Modern manufactured homes and traditional mobile homes are brought to a home site. The former is also referred to as a trailer home. Unlike a traditionally-built home, which is entirely erected onsite, a single-wide home arrives in one piece, whereas double- and triple-wide homes are shipped in sections and subsequently completed. This necessitates a few modifications to the HVAC unit's installation and construction when compared to manufactured or stick-built homes.
Do you own a mobile or manufactured home? Read this article to find out more about the different furnaces required for your manufactured home.
Before June 15, 1976, trailer homes were made as mobile homes, whereas pre-fabricated homes were constructed as manufactured homes after that date. Mobile homes typically aren't anchored to long-term foundations. Instead, they are supported by the frame and wheels of the trailer or by concrete blocks, with a skirting made of metal or vinyl to conceal the undercarriage.
After being transported to the location by truck, manufactured homes are often affixed to permanent foundations. They are not meant to be moved once again. Similar to a mobile home, a manufactured home can be constructed on-site in one to three parts. The distinction is that manufactured homes adhere to the most recent Housing and Urban Development (HUD) safety regulations, making them just as secure as stick-built houses.
Installing Manufactured Home Furnace
A forced air furnace is the most typical type to be installed in an older mobile home. This is so that a different type of furnace can be installed safely; a mobile house does not have additional crawl space or attic space. This device is housed in a compact furnace cabinet with a vented door. For the furnace or HVAC system to operate at its best, keep the vents free.
Installing Air Conditioning
It can be difficult to retrofit a new HVAC system or air conditioner in an old mobile home. Window units or portable air conditioners may be the sole options in mobile homes due to the potential absence of floor or ceiling vents. In other homes with ducts connecting to the furnace, cooling coils might be installed directly in the furnace.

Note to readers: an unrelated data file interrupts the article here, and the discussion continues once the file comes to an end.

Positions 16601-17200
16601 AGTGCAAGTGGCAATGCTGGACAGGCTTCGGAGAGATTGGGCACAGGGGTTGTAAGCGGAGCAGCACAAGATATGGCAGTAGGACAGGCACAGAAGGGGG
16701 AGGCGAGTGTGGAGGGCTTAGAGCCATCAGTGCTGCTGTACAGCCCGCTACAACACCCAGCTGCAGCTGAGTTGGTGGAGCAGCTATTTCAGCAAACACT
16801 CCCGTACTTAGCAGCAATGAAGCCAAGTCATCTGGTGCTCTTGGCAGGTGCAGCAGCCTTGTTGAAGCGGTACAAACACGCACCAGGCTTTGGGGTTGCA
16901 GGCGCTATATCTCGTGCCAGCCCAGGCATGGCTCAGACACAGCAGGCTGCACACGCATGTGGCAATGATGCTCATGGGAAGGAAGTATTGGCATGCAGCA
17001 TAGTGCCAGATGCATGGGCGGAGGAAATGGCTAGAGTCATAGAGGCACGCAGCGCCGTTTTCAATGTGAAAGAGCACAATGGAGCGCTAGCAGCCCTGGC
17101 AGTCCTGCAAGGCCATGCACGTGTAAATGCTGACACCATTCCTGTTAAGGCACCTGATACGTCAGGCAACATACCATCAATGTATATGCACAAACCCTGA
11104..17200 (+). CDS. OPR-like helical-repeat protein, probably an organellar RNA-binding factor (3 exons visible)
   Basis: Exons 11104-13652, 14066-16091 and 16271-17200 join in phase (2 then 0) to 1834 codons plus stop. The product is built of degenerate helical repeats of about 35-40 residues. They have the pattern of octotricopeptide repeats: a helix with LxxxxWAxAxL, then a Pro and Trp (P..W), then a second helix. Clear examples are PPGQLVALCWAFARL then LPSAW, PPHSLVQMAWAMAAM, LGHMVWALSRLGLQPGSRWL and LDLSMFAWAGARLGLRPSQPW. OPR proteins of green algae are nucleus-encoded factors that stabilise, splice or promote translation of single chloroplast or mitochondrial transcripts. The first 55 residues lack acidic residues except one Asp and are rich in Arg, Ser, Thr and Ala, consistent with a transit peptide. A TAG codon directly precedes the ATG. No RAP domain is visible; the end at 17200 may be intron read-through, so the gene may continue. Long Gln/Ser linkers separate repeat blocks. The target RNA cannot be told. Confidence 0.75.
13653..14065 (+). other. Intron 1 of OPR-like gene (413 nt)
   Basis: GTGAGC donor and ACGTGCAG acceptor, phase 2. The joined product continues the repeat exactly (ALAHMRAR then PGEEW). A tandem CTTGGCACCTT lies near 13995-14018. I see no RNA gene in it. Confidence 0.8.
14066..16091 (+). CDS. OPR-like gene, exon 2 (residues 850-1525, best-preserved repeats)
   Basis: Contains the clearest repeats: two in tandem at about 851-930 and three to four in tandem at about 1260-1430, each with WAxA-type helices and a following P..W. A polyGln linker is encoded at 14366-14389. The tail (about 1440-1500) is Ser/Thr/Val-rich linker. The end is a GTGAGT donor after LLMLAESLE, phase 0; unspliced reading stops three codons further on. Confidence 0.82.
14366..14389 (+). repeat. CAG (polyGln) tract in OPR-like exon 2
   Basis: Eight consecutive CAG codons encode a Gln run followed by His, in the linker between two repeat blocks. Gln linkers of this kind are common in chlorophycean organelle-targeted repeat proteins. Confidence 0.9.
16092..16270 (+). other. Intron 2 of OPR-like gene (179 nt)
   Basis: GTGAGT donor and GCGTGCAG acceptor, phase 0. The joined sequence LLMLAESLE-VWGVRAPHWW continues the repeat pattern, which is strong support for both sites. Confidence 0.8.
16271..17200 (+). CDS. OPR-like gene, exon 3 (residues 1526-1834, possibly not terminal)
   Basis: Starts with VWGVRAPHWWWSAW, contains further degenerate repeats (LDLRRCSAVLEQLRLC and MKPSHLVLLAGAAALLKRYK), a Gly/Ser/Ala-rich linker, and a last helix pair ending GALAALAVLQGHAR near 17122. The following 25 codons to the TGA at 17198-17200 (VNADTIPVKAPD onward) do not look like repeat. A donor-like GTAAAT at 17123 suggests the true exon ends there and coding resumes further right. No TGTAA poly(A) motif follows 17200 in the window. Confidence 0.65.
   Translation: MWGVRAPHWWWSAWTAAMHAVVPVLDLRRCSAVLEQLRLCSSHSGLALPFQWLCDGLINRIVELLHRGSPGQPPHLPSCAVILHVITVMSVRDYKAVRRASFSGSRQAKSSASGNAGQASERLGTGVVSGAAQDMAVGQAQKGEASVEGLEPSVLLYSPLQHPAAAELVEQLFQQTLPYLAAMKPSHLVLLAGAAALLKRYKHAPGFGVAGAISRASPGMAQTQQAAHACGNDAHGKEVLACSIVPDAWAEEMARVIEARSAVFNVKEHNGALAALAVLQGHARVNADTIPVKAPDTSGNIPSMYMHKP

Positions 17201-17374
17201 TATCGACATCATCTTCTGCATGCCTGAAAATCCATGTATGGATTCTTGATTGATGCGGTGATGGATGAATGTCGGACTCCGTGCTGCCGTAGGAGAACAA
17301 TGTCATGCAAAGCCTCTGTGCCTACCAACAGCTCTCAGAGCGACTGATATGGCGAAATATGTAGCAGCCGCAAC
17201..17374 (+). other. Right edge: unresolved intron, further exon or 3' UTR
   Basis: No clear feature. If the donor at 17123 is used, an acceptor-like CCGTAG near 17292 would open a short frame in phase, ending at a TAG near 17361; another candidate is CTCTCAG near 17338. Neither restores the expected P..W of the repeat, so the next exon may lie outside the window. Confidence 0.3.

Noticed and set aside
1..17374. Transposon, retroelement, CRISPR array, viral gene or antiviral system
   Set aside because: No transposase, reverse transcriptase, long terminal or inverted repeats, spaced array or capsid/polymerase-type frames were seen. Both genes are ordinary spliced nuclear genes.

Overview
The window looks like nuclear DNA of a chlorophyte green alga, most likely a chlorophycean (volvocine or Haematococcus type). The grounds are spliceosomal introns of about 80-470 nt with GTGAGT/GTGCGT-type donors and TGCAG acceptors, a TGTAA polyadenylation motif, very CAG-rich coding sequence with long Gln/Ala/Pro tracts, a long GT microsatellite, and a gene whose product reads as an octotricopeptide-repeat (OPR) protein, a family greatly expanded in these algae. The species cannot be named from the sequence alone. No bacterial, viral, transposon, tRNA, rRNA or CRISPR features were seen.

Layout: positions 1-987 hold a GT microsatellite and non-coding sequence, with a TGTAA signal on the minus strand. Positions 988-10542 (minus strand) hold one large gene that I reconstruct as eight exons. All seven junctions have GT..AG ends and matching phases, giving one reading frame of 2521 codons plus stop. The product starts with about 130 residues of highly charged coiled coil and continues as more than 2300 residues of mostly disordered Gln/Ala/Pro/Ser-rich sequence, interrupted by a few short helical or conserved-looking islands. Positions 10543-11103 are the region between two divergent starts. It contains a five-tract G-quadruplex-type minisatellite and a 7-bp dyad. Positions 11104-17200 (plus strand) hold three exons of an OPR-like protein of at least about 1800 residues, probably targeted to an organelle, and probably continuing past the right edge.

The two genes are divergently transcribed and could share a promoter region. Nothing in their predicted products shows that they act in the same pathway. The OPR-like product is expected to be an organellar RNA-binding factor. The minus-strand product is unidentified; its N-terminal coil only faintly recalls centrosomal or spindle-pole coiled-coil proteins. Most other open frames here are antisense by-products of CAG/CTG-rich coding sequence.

If the initial ducting is smaller in size than the standard ducting currently in use, it could be essential to replace it or carefully size an appropriate HVAC system made especially for mobile homes.
Like a stick-built home, a manufactured home can be ordered with an air conditioner at the time of purchase. Later, a new unit can be added, or the entire HVAC system can be updated. They will also need to be repaired or replaced if the original thermostat or ductwork is damaged.
What about Crossover Ducts for Mobile Homes?
These buildings may contain crossover ducts. These are big flexible ducts installed under older manufactured homes. To maintain a consistent temperature throughout the house, these ducts distribute a balance of colder and warmer air. Due to a shortage of attic or ceiling space, HVAC installers perform such ducts in the crawl space. This leaves them open to injury from water and rodents.
Check the crossover ducts for leaks or detached portions if the airflow from the heating or cooling vents in your mobile home is not what it once was. To seal the joints between the ducts, you might require new ducting parts or aluminum tape.